Sunday, May 26, 2019

Top five mistakes made by medical students during ACLS megacode exam

1. Unable to recognize ventricular fibrillation or ventricular tachycardia
There are some students who cannot differentiate VF from PEA.  This is a potentially fatal mistake because for VF, the one intervention besides CPR that is proven to increase survival to hospital discharge is defibrillation (but not for PEA).

AHA CPR Guideline 2015:
In addition to high-quality CPR, the only rhythm-specific therapy proven to increase survival to hospital discharge is defibrillation of VF/pulseless VT. Therefore, this intervention is included as an integral part of the CPR cycle when the rhythm check reveals VF/pulseless VT.

Other ACLS interventions during cardiac arrest may be associated with an increased rate of ROSC but have not yet been proven to increase survival to hospital discharge. Therefore, they are recommended as considerations and should be performed without compromising quality of CPR or timely defibrillation. In other words, vascular access, drug delivery, and advanced airway placement should not cause significant interruptions in chest compression or delay defibrillation.

There are also students who are not able to differentiate VF from polymorphic VT. This mistake is still not too bad because, according to the AHA CPR Guideline 2015:
“…if a patient has polymorphic VT, treat the rhythm as VF and deliver high-energy unsynchronized shocks (ie, defibrillation doses). If there is any doubt whether monomorphic or polymorphic VT is present in the unstable patient, do not delay shock delivery to perform detailed rhythm analysis: provide high-energy unsynchronized shocks (ie, defibrillation doses).”

2. Not putting the paddles back and resuming CPR immediately after defibrillation.

The whole purpose of providing CPR immediately after defibrillation is to minimize interruptions to CPR. DO NOT check rhythm, DO NOT check pulse. It is only AFTER the 2 minutes CPR post-defibrillation, you check RHYTHM.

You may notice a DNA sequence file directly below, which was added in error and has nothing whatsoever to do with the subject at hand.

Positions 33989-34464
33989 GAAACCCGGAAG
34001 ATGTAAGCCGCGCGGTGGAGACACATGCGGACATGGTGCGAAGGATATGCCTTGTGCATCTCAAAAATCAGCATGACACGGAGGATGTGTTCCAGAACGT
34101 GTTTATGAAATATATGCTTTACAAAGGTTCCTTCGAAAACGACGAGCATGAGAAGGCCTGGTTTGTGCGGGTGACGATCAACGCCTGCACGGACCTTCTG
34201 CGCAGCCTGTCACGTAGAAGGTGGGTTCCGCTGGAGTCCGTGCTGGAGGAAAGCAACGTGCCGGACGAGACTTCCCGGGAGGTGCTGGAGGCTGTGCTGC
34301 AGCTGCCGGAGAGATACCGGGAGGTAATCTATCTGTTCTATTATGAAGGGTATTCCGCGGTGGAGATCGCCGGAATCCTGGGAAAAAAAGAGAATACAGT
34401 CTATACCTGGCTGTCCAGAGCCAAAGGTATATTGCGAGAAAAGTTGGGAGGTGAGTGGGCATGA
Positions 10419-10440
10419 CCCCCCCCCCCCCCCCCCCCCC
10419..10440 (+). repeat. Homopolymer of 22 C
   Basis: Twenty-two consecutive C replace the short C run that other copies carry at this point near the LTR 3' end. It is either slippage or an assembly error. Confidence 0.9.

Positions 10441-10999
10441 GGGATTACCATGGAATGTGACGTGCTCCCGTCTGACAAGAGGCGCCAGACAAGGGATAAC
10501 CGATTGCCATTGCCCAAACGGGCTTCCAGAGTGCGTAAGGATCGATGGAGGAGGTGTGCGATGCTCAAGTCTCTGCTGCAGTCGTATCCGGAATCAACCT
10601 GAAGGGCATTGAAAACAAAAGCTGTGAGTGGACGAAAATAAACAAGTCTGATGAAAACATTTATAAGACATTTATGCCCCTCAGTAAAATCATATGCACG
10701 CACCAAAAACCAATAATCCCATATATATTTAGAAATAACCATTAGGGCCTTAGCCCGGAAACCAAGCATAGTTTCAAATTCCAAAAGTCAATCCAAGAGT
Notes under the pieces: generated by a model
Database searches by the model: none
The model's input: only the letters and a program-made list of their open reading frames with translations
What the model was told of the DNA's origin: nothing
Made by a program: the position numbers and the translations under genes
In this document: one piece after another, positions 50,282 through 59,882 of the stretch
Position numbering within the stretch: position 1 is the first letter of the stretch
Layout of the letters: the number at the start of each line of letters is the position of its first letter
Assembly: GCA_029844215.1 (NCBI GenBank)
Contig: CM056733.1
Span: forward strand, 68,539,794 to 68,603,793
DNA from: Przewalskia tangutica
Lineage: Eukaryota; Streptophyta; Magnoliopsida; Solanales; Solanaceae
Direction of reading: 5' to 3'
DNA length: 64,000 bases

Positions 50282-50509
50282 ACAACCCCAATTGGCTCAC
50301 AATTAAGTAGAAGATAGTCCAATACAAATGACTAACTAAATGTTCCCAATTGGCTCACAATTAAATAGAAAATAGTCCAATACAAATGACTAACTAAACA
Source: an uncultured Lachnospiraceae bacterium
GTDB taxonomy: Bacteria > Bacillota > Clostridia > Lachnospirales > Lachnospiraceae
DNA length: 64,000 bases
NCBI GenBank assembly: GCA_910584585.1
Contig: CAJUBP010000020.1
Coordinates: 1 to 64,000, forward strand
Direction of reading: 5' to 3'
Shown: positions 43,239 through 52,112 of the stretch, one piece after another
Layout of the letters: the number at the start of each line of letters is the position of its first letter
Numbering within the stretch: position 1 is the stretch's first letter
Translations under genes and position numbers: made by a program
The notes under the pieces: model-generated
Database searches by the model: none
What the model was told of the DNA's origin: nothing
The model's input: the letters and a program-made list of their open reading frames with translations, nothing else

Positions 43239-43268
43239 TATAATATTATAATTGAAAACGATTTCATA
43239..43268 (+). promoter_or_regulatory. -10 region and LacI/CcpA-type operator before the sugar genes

AHA CPR Guidelines 2015:
After the patient is “clear,” the second provider gives a single shock as quickly as possible to minimize the interruption in chest compressions (“hands-off interval”). The first provider resumes CPR immediately after shock delivery (without a rhythm or pulse check and beginning with chest compressions) and continues for 2 minutes. After 2 minutes of CPR the sequence is repeated, beginning with a rhythm check.

3. Checking pulse immediately after defibrillation and not resuming CPR immediately

AHA CPR Guidelines 2015:

When a rhythm check by an automated external defibrillator (AED) reveals VF/VT, the AED will typically prompt to charge, “clear” the victim for shock delivery, and then deliver a shock, all of which should be performed as quickly as possible. CPR should be resumed immediately after shock delivery (without a rhythm or pulse check and beginning with chest compressions) and continue for 2 minutes before the next rhythm check.

4. Checking rhythm immediately after defibrillation and not resuming CPR immediately

This mistake is almost similar to the previous one. Both should not be checked before CPR post-defibrillation. One does not need to re-look at the cardiac monitor but rather, CPR should be resumed immediately (with a sense of urgency)

AHA CPR Guidelines 2015:
…when VF is terminated, a brief period of asystole or pulseless electrical activity (PEA) typically ensues and a perfusing rhythm is unlikely to be present

But after a 2-minute CPR, the rhythm should be checked first; and only if an organized rhythm is found, the pulse check is performed. Otherwise, for persistent shockable rhythm such as ventricular fibrillation, one does not need to check pulse. It makes no sense.

AHA CPR Guidelines 2015:
Rhythm checks should be brief, and if an organized rhythm is observed, a pulse check should be performed.

5. Checking blood pressure, explaining to patient/taking informed consent, giving sedation, etc for a patient in VF.

Thursday, October 11, 2018